Objective: To assess the intra-rater (between occasions) test-retest reliability of isokinetic knee muscle strength measurements in subjects with chronic poststroke hemiparesis and to define limits for the smallest change that indicates real (clinical) improvements for stroke patients.
Subjects: Fifty men and women (mean age 58 +/- 6.4 years) 6-46 months post stroke, able to walk at least 300 m with or without a unilateral assistive device.
Methods: Maximal concentric knee extension and flexion contractions at 60 degrees/s and 120 degrees/s, and maximal eccentric knee extension contractions at 60 degrees/s, with the paretic and nonparetic limbs, were performed seven days apart using a Biodex dynamometer.
Measures: Reliability of the maximum peak torque measurements was evaluated with the intraclass correlation coefficient (ICC(2,1)), the Bland and Altman analyses, the standard error of measurement (SEM and SEM%) and the smallest real difference (SRD and SRD%).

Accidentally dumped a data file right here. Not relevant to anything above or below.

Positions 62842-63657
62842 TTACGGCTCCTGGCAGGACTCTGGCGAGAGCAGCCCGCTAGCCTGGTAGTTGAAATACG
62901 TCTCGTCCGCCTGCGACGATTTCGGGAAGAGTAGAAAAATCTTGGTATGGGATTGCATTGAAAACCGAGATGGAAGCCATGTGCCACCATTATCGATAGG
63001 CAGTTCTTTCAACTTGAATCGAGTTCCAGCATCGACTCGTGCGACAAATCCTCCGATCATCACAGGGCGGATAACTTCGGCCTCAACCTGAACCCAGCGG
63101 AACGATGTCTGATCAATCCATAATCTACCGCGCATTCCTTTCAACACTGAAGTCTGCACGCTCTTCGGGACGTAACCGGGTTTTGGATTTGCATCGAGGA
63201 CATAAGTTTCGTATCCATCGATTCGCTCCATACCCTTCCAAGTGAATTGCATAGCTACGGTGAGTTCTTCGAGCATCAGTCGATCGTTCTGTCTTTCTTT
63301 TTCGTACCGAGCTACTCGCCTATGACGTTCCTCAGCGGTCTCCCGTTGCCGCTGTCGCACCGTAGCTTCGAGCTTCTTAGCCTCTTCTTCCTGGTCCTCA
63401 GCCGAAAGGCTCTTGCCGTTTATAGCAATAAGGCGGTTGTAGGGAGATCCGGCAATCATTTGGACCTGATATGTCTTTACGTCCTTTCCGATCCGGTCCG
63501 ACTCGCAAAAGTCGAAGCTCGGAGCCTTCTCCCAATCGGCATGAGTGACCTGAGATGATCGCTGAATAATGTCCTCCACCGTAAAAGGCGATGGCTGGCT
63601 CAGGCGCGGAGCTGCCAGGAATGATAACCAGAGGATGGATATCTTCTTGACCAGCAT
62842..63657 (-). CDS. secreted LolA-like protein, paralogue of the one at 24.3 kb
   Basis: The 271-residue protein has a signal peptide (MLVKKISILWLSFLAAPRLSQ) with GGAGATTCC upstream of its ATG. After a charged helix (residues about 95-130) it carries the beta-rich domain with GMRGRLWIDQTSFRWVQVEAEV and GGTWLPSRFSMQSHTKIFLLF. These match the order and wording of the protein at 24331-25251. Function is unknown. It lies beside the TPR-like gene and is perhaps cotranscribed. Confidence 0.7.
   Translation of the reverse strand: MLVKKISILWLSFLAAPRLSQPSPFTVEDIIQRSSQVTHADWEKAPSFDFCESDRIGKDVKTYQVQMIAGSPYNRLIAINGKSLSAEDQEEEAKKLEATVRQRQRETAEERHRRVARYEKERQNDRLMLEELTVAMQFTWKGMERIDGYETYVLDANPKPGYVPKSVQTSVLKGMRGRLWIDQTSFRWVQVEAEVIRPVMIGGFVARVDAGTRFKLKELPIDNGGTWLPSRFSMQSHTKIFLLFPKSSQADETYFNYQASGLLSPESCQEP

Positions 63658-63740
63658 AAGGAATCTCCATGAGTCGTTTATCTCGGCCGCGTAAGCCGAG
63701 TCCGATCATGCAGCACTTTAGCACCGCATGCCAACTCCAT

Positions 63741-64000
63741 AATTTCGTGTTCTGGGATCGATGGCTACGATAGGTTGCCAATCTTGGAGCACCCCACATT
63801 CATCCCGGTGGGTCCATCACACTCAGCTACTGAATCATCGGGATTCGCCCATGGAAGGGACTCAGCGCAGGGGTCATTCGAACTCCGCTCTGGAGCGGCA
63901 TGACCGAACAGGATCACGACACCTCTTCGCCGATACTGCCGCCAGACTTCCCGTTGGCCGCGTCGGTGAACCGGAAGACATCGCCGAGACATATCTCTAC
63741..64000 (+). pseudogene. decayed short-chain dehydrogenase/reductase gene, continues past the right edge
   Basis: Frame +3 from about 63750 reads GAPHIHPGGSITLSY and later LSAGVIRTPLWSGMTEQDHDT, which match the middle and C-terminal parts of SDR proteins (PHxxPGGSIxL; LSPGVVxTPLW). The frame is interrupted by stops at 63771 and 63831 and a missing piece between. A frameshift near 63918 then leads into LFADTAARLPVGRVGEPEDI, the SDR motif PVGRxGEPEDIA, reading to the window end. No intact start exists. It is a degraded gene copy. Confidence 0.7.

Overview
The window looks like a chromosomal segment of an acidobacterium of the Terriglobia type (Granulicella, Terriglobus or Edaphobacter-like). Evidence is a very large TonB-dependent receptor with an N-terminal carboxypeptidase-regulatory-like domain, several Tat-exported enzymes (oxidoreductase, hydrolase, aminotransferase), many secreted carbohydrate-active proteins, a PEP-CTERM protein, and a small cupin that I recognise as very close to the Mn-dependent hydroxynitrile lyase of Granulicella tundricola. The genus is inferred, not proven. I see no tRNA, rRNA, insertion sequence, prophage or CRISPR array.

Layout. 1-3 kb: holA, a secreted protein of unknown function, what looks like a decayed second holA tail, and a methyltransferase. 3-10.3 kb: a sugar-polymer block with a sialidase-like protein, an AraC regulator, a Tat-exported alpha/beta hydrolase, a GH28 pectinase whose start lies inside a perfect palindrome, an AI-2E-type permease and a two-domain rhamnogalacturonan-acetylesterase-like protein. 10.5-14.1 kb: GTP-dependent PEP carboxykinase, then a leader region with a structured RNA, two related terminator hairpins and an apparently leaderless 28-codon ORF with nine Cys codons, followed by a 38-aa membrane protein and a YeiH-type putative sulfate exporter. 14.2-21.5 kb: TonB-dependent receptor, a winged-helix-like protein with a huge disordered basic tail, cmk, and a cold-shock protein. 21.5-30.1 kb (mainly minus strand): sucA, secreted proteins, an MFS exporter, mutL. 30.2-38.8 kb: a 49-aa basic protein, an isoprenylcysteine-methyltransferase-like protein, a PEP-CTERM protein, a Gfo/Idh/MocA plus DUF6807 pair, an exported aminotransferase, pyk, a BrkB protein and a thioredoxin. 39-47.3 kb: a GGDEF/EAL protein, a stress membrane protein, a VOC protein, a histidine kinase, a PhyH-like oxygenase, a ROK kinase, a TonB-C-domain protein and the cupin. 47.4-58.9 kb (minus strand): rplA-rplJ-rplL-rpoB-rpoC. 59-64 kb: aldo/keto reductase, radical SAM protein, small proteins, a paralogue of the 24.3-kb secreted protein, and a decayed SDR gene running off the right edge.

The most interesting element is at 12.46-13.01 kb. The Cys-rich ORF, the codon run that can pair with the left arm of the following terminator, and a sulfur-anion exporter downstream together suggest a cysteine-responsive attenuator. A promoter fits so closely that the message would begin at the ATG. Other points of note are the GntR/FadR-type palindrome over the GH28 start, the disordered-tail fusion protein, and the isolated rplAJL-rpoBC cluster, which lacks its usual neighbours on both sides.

Results: Test-retest agreements were high (ICC(2,1) 0.89-0.96) with no discernible systematic differences between limbs, angular velocities and modes. The SEM%, representing the smallest change that indicates a real (clinical) improvement for a group of subjects, was relatively small (8-20%). The SRD%, representing the smallest change that indicates a real improvement for a single subject ranged from 26% to 33% for concentric knee extension, from 39% to 55% for concentric knee flexion, and from 22% to 25% for eccentric knee extension.
Conclusion: Isokinetic knee muscle strength can be reliably measured and used to detect real improvements following an intervention for single subjects as well as for groups of subjects with chronic mild to moderate hemiparesis after stroke.